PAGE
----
One of the coldest rules of being an erotica author is that it's a sexist genre: women have a slightly easier time of it than do guys— unless you're penning gay stuff, of course. Straight men still remain the primary buyers of erotica, and they usually don't enjoy stuff written by men. Is this homophobic? Certainly. But them's the breaks until our society grows up. Women also don't seem to trust anything written by a man, being suspicious that a man can't write about sex. Is this wrong? Absolutely. But again, that's simply the way the world works—for the moment, at least.
In this world of literary female domination, some women authors have made the mistake of selling themselves rather than their work. The temptation, like I said, is clear: turning yourself into a desirable product makes it easy to sell just about anything you do, whether it's a book or your own underwear. Becoming a sex personality means that you carry your catalog with you; you don't have to trouble yourself with showing people what makes you a writer worthy of reading.
There are other benefits as well. Celebrity has a special allure. There's nothing like the adrenaline rush of people saying you're sexy or clapping when you walk on stage. Writing, as I've said many times before, is a spectacularly harsh mistress. With the low pay, generally poor treatment, and little artistic recognition, it's no wonder that so many women are seduced by the quick and easy fame—or at least recognition—of becoming a product or personality, rather than a writer.
Now I should qualify what I mean by "selling." I'm all for writers marketing themselves and their work. Becoming an expert on something is an established marketing technique and lots of people do it very well, but there's a huge difference between becoming an authority and actually peddling your ass: if you write articles and essays on sex and sexuality, or give advice on it, then you're an expert; talk about who you took to bed last night and you're selling yourself.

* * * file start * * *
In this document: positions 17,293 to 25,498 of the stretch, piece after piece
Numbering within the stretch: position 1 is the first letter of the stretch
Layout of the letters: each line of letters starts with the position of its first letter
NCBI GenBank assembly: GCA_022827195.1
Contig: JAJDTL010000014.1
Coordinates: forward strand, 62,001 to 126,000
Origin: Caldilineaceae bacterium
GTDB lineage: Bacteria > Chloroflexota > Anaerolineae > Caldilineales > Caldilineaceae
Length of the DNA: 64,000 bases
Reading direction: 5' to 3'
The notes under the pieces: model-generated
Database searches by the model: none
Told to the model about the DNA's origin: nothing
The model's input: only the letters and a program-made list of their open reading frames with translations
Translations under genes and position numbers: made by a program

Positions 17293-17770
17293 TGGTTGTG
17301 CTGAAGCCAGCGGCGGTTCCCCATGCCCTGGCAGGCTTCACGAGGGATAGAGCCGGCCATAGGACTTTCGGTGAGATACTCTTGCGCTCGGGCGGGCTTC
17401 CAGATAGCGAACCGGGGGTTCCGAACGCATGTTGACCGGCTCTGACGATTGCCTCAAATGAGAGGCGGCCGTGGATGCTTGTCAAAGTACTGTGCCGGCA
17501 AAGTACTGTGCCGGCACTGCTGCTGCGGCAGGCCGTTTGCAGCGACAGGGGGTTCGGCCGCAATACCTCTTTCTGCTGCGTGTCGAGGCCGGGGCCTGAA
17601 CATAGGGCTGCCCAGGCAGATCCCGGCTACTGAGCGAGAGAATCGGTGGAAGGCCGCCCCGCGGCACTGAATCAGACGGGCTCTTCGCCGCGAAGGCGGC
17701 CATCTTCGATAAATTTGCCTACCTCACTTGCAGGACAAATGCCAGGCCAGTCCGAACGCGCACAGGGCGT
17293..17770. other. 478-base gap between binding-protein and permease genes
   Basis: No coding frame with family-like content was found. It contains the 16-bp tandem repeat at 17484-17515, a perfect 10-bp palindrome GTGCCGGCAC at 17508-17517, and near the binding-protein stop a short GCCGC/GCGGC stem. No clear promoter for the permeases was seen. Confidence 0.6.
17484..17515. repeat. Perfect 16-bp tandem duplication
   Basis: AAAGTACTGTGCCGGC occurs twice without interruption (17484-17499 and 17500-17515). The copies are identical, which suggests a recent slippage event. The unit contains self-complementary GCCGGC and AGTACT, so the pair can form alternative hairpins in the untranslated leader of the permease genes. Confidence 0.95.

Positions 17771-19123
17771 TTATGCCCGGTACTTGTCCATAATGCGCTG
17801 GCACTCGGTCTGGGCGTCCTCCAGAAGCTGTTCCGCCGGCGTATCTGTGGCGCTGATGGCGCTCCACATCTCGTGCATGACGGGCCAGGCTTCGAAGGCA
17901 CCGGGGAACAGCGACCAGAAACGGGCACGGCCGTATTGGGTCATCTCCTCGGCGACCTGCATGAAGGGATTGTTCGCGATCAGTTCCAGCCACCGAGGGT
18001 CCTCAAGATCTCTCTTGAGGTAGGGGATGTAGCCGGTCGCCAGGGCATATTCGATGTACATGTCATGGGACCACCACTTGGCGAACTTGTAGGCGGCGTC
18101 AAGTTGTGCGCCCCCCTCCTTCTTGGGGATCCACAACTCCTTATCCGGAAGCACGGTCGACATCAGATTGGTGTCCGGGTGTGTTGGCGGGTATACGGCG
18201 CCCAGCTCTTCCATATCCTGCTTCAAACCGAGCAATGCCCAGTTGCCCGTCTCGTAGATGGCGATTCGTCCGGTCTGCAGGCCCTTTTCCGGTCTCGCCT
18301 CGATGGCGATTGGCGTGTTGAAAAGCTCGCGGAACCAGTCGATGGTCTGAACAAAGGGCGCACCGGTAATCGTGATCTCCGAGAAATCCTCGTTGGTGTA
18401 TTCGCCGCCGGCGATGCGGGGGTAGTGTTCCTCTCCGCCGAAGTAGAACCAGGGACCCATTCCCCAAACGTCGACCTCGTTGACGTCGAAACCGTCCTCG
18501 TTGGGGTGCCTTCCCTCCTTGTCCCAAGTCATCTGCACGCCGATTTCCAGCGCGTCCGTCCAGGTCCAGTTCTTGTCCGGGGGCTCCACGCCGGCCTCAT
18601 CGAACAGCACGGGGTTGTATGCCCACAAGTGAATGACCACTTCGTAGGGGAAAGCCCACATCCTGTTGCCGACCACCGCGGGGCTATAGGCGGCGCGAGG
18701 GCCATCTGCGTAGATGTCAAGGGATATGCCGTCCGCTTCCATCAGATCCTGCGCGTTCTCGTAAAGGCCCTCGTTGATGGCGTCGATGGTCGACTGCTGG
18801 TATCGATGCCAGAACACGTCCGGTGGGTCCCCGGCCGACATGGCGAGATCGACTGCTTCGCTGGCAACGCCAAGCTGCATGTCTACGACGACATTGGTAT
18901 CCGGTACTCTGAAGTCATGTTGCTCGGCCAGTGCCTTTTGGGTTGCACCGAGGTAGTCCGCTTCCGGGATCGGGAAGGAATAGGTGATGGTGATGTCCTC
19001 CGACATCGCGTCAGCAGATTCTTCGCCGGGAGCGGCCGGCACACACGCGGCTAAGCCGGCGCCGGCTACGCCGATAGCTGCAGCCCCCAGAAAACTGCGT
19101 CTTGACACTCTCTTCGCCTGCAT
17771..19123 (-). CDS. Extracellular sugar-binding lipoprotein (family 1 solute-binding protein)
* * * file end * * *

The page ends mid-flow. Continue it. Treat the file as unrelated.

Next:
There are two good reasons for not crossing that line between publicity and soliciting. The first is more professional: if you create yourself as a sexual superstar, you're severely limiting what you can do as a writer. Your sex life might get you attention, but walk away from that spotlight and you'll find yourself in the dark: your audience having been used to you as a sex object, not as a writer, and won't respond when you're not writing about being a pro-dom, sex activist, or porn star. Flexibility, after all, is key to being a writer because it gives you a plethora of genres and venues in which to expand and play. Your erotica didn't sell? Try horror. Horror didn't work? Try romance, and so forth. Unless, that is, you turn yourself into nothing but a sex object—then that's all you can be.
If you want to turn yourself into a sexual superstar, don't let me stop you: it's your right as a free person. But I sincerely recommend that you resist the temptation to market yourself and not your work. Besides being a potential dead end career-wise, the other reason for not writing about your own sex life and putting it out there for hundreds, maybe thousands and—who knows?—millions of people to read: fans.
Not to put down the handsome and well-groomed reading world, but way too many of my female writer friends tell me that having die-hard admirers of their sexual personas, rather than their stories, is more a curse than a blessing—and really, really creepy. I'd say unwelcome advances are another reason to write stories about all kinds of things, and not about how wonderful it was jerk off the entire swim team.